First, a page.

While handknitting is a rather low-tech way of creating fabric, the world of knitting is anything but. Technology is so woven (heh) into what we do that it’s hard for some of us (okay, it’s hard for me) to deal with those few times when we can’t use it to our advantage and get what we want the minute we want it. I know I find it incredibly annoying when I see a pattern I like and it’s not available digitally. I’m spoiled by the instant gratification of blogs and Ravelry downloads to the point where, even if a pattern is available digitally but not instantly (as is the case with Slip Jig, which I had to wait for for a day before I could download it), I get irritated. When it’s a leaflet, a paper magazine, or a book, I just think “seriously? It’s 2014.” It’s an entitlement mentality, and I know I have no right to instantly available patterns, but there it is. I’m so used to click-buy-download technology that the old way is exasperating.

I’m having a similar technological issue getting ahold of a certain kind of yarn that’s not available in the US. I keep talking about Moda Vera Noir, even though I’m not entirely sure that’s what my mystery brown stripey Big Lots Yarn actually is. But I don’t see how you could look at any of these projects, all made of Moda Vera Noir in the coffee mix/cafe mix colorway, and say my socks aren’t made from the same yarn. (I can’t help but wonder how they made the journey from Australia’s equivalent of Michaels, to a Big Lots in Greensboro, North Carolina, USA.) Anyway, there’s no online retailer that sells it, at least not to us North Americans, and the few people who have some up on Ebay Australia, don’t ship up here. I’m down to messaging individual Australians on Ravelry who are destashing it, but I’m not optimistic. In fact, given that the last time I had a fixation on a certain yarn that wasn’t available in the US, I just ordered it from a UK website.

Anyway, I said all that to say this: as spoiled as I am (and really, as most of us are) by technology when it comes to our knitting, it’s important to keep some of it low-tech, too. I realized this yesterday, when our power went out.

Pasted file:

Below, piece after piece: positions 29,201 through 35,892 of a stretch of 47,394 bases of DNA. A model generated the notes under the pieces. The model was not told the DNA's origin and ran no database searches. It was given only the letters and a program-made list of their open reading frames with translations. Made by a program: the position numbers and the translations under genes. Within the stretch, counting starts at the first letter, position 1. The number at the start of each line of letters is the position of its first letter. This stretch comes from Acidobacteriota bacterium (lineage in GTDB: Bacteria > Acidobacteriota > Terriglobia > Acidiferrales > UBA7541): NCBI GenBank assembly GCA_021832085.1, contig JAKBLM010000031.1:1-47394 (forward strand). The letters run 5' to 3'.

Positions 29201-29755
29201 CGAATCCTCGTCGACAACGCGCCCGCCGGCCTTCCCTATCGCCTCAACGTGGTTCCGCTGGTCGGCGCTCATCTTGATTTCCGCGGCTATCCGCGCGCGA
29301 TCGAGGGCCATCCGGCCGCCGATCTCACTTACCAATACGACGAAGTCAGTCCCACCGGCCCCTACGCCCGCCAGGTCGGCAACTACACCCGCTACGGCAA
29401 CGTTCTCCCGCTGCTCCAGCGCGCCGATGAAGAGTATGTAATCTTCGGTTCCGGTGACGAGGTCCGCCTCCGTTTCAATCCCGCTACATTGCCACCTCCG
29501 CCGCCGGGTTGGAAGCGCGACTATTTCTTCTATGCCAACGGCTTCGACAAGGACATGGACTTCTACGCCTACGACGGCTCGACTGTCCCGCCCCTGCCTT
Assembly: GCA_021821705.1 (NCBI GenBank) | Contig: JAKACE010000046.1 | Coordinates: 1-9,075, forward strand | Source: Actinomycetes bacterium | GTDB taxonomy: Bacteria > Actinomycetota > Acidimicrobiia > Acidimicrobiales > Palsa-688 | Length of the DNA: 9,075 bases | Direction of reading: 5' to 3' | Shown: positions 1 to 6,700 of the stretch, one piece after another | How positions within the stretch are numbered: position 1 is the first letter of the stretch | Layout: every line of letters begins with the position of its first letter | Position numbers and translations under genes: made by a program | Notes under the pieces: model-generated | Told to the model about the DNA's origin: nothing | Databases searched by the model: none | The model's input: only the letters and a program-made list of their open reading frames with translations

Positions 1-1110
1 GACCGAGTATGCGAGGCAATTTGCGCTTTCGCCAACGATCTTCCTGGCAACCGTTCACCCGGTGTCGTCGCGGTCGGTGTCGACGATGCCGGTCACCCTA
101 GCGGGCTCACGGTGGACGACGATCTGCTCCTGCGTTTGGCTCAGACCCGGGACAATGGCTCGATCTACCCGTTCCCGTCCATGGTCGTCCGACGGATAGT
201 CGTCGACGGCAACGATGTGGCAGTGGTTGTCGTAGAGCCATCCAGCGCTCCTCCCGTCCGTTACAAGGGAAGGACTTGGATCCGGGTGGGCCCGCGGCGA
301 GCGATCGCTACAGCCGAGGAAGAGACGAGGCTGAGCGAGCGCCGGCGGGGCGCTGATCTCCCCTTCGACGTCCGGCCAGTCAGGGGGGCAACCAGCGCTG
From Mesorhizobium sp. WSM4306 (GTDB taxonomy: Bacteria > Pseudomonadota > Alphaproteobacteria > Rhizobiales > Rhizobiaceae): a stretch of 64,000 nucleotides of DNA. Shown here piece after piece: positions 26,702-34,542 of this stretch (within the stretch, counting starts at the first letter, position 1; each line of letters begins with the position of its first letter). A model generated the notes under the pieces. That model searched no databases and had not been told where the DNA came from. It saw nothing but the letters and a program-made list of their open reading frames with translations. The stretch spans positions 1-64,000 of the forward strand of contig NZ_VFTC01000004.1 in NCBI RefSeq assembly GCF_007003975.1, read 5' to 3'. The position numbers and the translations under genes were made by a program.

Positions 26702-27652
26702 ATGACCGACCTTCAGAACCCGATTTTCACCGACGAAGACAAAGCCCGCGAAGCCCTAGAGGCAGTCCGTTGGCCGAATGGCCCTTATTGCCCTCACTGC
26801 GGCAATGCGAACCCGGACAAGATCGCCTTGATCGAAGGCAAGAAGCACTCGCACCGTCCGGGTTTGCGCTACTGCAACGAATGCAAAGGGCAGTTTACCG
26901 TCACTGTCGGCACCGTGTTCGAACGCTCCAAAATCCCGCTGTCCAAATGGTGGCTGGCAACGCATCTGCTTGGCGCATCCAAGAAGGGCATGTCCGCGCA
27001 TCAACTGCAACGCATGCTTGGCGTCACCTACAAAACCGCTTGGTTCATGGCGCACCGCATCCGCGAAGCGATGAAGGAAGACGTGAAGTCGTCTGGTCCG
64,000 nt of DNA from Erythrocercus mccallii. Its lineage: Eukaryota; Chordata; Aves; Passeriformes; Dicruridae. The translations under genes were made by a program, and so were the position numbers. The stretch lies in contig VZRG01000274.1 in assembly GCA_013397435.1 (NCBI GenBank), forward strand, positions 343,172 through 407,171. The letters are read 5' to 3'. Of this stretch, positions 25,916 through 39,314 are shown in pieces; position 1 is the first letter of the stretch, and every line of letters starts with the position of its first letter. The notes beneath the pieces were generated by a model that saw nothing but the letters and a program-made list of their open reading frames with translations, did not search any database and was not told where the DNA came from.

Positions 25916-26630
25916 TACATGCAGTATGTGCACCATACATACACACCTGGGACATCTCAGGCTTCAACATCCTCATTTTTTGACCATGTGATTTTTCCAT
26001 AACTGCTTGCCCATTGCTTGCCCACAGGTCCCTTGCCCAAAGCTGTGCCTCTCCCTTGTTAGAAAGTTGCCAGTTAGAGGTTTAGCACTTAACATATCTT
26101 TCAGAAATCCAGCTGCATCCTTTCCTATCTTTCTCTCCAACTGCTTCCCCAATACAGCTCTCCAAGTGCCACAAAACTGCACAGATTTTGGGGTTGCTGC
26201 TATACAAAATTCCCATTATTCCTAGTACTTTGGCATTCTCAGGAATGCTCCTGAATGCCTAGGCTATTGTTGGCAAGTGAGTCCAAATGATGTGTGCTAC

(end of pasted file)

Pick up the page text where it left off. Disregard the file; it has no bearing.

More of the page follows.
We in the American South have been fairly well pummeled by winter this year. I know that to anyone in the perpetually-frozen landscape of North Dakota or Canada would scoff at the weather that’s crippling us down here; I kinda do the same thing when I hear someone in Southern California talk about 50 degrees being cold. (Even living in the South, 50 is pretty warm for January or February, because usually we’re dealing with 30s and 40s. This year, it’s been teens and 20s.) We had two major storms prior to this week, the last one being about a month ago and leaving us with something like 5 inches of snow with a nice, crusty layer of ice on top.

This week, it was an icy, sleety, rainy snow that left it slippery and wet, but passable. I worked 60 hours, and by the end of it, there were 5 or 6 inches of slushy snow on the roads, with more coming down. The roads were passable, barely. I decided to go to the grocery store, because I hadn’t had a chance to go all week, and if it got worse (or froze) I didn’t want to be stuck in the house all weekend with the dregs in the pantry.

By the time I got back from Harris Teeter, with a gallon of milk, a pound of hamburger, some beef hot dogs, frozen pizzas, and other things that needed refrigeration… the power was out. I put the cold stuff in some piles of snow, and dragged my exhausted self to bed, mumbling something to my husband about checking the backyard whenever he got up.

Next thing I know, he’s shaking me awake at 4 in the afternoon, well before my usual first-day-off internal alarm. The power was still off, the house was cold, and he was thinking of spending the weekend at his parents’ house down near Raleigh, so we could have heat and light and food. (We have a fireplace, but the property management says we can’t use it. Not as if we would be able to find any dry wood anyway.)

I started packing for a possible weekend away, including the week’s worth of dirty clothes. There’s something about going to your parents’ with a load of clothes to be washed that makes me feel very small and immature (even though I fully planned on washing them myself, not foisting them off on my mother-in-law or something), but I was down to my last few pairs of socks and underwear. I also was trying to decide what knitting projects to take, which is never an easy task, but the indecision was less the fault of too-many-WIPs syndrome, and more because I had nothing portable, and no ability to access my Ravelry queue/stash to help me decide on a project.

It’s odd how much I use that site without even really realizing it. I don’t think I’ve ever started a project without virtually rifling through my yarn or flipping through my pattern collection. I do have a binder full of printed patterns, and several knitting books, but that just does not compare to the ease of Ravelry’s database, which gives you so much information so quickly. One of these days, I’ll get really stoned and write a completely incomprehensible essay about whether having that much information so readily available encourages creativity or hampers is. An argument could be made for both sides, I feel like, but having just spent a couple days around both my husband and his father, debate is something I’m just not feeling up to, even it is with myself.

In the end, I just took a book. Like a nerd.